Saturday, April 10, 2010

Twitter Wars in Thailand

People tend to be ambivalent about Twitter, a website that allows users to post short sentences and phrases about what's going on in their lives and to share their views on issues. People tweet on everything, ranging from eating delicious pie to hating their boss's choice in pop music. At first just an amputated feature of facebook, twitter has exploded in the last year with many celebrities and politicians using the site to reach out to supporters. With its lightening fast upload rate, spur of the moment writing, and easy accessibility, it was only a matter of time before twitter became a powerful political weapon. Everyone from Joe Biden, to Sarah Palin, to bored members of Congress have adopted twitter. And now an all out twitter war is blowing up in Thailand.

To make a long story short, Thailand is currently facing massive political turmoil. The politically underrepresented working class has risen up and demanded the dissolution of an elitist government that was voted into office after a military coup overthrew Prime Minister Thaksin Shinawatra. Thaksin, the richest man in Thailand, was universally believed to be corrupt, but was also a populist and the first politician to acknowledge the poorer regions of Thailand. Thaksin was forced from the country, but his millions of supporters are not content to return to the shadows. For the past two years they have staged ever increasing protests against the government.

It's a colorful rebellion. The protesters wear red shirts and the royalists wear yellow (the royal color of the revered king of Thailand). In some ways, it's a war of publicity. The red shirts have been able to muster tens of thousands of people, clogging the streets of major cities in Thailand, taking over hotels and other commercial buildings, attacking and occupying government buildings, and shutting down parts of the Thai economy. The international media has grabbed hold of the protests and the government's situation seems more and more unstable.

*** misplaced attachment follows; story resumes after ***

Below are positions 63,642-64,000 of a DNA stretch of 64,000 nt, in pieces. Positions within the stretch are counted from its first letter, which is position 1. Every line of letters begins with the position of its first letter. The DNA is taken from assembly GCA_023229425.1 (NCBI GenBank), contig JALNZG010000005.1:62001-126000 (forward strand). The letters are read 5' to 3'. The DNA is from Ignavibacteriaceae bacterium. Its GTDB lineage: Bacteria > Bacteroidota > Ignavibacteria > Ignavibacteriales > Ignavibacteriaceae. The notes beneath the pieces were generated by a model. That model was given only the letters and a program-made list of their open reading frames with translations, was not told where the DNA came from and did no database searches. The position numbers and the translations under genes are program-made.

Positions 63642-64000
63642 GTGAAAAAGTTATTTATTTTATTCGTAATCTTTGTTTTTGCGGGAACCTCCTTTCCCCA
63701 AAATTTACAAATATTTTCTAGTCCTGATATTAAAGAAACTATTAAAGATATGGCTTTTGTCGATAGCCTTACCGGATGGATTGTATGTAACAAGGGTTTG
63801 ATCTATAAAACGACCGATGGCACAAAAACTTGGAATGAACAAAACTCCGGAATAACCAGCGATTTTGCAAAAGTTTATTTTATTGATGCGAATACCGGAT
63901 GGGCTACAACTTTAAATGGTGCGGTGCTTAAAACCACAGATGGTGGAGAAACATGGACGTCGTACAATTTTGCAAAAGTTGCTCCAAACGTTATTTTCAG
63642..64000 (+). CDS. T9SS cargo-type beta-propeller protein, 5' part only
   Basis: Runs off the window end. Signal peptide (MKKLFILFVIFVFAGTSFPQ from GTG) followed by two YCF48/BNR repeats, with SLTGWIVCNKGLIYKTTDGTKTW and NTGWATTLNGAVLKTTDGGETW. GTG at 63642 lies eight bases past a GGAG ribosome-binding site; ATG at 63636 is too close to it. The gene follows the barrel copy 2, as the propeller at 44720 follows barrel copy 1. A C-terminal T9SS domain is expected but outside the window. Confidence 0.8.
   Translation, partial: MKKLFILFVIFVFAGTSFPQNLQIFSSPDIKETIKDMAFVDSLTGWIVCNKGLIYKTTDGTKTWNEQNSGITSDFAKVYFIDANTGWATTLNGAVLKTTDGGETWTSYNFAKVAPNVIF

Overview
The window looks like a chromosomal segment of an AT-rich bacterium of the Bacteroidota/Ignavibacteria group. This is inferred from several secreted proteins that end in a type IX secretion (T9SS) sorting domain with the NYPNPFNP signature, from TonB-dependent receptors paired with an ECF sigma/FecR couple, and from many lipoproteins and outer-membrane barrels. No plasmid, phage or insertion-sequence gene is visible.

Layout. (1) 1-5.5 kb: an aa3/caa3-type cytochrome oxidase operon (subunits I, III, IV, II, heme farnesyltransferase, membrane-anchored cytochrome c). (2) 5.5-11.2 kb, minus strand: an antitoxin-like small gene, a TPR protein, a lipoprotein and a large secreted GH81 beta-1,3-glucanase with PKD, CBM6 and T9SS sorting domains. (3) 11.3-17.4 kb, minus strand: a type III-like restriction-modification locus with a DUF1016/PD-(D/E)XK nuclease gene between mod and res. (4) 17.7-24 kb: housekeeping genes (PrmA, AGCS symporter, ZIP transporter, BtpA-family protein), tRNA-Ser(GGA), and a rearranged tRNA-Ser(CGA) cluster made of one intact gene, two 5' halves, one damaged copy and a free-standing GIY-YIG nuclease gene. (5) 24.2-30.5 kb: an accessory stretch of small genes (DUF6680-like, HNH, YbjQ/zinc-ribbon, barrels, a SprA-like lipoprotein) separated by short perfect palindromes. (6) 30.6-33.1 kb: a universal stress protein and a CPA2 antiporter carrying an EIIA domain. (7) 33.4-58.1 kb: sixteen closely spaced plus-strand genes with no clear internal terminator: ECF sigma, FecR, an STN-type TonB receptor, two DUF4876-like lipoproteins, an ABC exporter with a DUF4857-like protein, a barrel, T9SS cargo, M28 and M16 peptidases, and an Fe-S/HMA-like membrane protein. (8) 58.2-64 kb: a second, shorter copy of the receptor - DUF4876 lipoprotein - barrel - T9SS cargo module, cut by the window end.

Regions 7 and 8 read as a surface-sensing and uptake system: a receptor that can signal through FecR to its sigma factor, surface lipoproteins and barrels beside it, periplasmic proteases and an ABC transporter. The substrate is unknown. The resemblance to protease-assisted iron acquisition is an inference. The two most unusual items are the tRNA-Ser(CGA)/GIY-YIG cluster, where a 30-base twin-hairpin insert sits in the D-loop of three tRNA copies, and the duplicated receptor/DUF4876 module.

Somewhat outnumbered on the streets, the royalists have turned to internet media in an attempt to gain an advantage in domestic and international sympathy. Twitter seems to be a preferred weapon. Many of the red shirts are rural poor and have never used a computer in their lives, but the yellow shirts, overwhelming middle and upper class, are very familiar with the internet. As a result, they have overwhelmed the red shirts on the twitter battlefield, spreading fact and fiction across the international scene. Even government officials are taking part. When the Government House was damaged by a grenade last week, the prime minister's office broke the news via tweet.

Who could have known that a website that many used to think was extremely annoying would become a powerful tool of the top tiers of government? Certainly not me. Maybe the obviously royalist Tweety Bird.
-Ted Gault, former hostel intern

No comments: